WSLHD Close the Gap event encourages diabetes awareness and education

Walking up from the car park at Whalan Reserve, a flurry of activity could be spotted on a nearby field – tents and information booths lined up with lots of smiling faces standing by, ready to chat all things diabetes.

At this Western Sydney Local Health District (WSLHD) Close the Gap event, consumers were invited for a yarn about their health, provided with some take-home information and even encouraged to participate in an on-the-spot diabetes screening.

Attendees networked and chatted in the sunshine with members of their community as Western Sydney Diabetes (WSD) and WSLHD staff offered resources and guidance.

One service offered was free finger prick tests to measure blood glucose levels (also known as a HbA1c test) and detect pre-diabetes and diabetes.

“Today is a first step towards closing the gap. We are engaging with the community and explaining the importance of early detection for pre-diabetes,” Western Sydney Diabetes Acting Diabetes Prevention Manager, Aruni Ratnayake said.

Close the Gap Day, which was held this week, focuses on the importance of our nation’s strategy aimed at achieving health equity for Aboriginal and Torres Strait Islander peoples.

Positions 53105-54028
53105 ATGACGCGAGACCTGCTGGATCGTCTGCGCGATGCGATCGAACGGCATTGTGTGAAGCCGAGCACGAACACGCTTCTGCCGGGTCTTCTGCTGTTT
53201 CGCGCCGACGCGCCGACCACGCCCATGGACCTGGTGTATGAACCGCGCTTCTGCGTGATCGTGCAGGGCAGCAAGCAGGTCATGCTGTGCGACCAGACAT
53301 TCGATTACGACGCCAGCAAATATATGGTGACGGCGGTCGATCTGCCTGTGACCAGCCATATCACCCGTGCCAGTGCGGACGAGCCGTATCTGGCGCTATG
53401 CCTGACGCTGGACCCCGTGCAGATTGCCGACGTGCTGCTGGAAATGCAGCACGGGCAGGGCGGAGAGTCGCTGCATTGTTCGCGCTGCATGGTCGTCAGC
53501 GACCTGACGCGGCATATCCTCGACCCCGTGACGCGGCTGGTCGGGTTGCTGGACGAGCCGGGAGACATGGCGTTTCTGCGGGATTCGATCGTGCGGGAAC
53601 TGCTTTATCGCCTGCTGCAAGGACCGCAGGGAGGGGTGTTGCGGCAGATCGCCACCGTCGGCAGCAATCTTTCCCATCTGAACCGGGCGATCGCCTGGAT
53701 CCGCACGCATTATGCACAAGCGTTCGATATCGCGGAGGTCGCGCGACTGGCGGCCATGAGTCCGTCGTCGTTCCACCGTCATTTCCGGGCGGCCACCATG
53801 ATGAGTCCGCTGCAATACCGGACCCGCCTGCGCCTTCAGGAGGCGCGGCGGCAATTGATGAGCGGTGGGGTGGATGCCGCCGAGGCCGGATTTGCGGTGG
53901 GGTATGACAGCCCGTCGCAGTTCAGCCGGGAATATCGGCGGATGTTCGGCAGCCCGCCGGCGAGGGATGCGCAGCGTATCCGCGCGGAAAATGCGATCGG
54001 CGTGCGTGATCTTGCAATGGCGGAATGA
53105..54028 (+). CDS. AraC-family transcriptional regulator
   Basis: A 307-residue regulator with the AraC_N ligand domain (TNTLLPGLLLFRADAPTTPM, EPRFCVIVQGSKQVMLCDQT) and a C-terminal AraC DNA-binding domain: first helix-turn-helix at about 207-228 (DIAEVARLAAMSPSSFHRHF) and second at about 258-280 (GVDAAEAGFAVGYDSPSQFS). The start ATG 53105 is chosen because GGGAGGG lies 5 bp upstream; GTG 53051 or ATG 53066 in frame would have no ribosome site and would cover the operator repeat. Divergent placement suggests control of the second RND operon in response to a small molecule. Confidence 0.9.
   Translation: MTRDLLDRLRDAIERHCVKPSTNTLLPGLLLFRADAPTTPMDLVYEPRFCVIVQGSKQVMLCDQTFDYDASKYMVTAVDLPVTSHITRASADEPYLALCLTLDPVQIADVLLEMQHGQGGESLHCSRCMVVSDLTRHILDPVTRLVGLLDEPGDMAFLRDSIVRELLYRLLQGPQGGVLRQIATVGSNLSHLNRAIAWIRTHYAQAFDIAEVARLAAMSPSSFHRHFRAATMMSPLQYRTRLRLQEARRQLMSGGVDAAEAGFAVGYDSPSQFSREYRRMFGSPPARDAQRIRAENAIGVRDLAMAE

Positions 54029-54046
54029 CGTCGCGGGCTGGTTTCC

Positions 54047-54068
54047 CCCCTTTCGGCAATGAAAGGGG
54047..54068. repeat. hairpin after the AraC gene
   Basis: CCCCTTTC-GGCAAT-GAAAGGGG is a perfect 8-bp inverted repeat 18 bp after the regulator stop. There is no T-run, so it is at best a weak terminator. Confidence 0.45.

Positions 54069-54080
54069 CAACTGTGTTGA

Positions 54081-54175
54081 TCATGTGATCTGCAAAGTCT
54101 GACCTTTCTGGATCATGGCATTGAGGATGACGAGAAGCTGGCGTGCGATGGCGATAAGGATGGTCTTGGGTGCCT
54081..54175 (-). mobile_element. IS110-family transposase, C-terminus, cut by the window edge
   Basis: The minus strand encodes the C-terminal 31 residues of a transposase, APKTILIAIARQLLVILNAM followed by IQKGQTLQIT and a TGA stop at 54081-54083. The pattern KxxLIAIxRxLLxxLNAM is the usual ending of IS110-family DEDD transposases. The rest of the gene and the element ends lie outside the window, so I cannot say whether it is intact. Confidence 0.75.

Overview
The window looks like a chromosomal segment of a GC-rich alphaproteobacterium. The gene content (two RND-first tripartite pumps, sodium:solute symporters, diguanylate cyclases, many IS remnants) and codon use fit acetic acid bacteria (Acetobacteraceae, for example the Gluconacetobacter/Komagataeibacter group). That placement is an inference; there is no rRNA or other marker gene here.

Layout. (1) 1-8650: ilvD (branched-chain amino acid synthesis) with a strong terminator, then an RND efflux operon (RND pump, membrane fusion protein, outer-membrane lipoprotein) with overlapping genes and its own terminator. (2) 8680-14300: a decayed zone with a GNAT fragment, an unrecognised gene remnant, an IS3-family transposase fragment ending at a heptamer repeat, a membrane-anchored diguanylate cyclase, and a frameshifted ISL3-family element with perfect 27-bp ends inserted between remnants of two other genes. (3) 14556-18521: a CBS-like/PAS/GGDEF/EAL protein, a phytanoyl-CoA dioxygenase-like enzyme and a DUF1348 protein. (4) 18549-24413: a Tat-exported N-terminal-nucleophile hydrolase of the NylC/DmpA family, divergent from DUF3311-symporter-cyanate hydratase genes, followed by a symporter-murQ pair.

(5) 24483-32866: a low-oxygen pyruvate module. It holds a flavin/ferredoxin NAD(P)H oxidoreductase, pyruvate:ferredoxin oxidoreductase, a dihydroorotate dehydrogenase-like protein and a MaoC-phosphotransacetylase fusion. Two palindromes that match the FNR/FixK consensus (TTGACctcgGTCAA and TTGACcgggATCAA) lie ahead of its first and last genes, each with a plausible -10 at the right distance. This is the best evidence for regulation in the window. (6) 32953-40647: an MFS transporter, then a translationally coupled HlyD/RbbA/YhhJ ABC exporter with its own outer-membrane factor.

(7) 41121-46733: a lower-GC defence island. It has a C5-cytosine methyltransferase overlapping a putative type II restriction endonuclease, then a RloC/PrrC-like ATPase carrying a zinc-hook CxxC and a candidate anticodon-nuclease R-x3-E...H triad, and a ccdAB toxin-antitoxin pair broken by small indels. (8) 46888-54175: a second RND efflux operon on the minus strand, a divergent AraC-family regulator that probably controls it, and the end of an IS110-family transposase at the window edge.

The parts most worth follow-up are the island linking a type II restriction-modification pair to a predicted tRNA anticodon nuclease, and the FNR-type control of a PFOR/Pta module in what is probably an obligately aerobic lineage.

We are encouraging people to make some lifestyle changes to help potentially reverse their pre-diabetes status, and give them hope that they can make meaningful changes to their health. We’ve also been giving out some resources for clients to take home, which they seem to have appreciated.

Nurse Practitioner at Mount Druitt Community Health Centre Diabetes Clinic, Anandhi Murugesan

“It’s also been an important event to help networking – not just with consumers, but with other services available in the community. Then we can work together and suggest other services that our consumers might like to check out too,” Nurse Practitioner at Mount Druitt Community Health Centre Diabetes Clinic, Anandhi Murugesan said.

For consumers like Logan, visiting the booths today meant he was able to get a bit more insight into his health.

“Today has been really fun. I’ve been able to pick up a lot of information and there is a lot of good stuff available here about services in the area,” he told The Pulse.

WSD was established in response to the growing threat diabetes poses to our community’s health and wellbeing and is led by Western Sydney Local Health District and Western Sydney Primary Health Network (WentWest), Diabetes Australia and Department of Planning and Environment to address the Western Sydney diabetes hotspot.

The community is encouraged to go to their GP and get a HbA1c blood test if they:

  • Have a family history of diabetes;
  • Have an inactive lifestyle;
  • Are overweight or obese;
  • Had diabetes during a pregnancy; or
  • Have a Pacific Island, Indian subcontinent, African, Asian, South Asian, Aboriginal or Torres Strait Island background.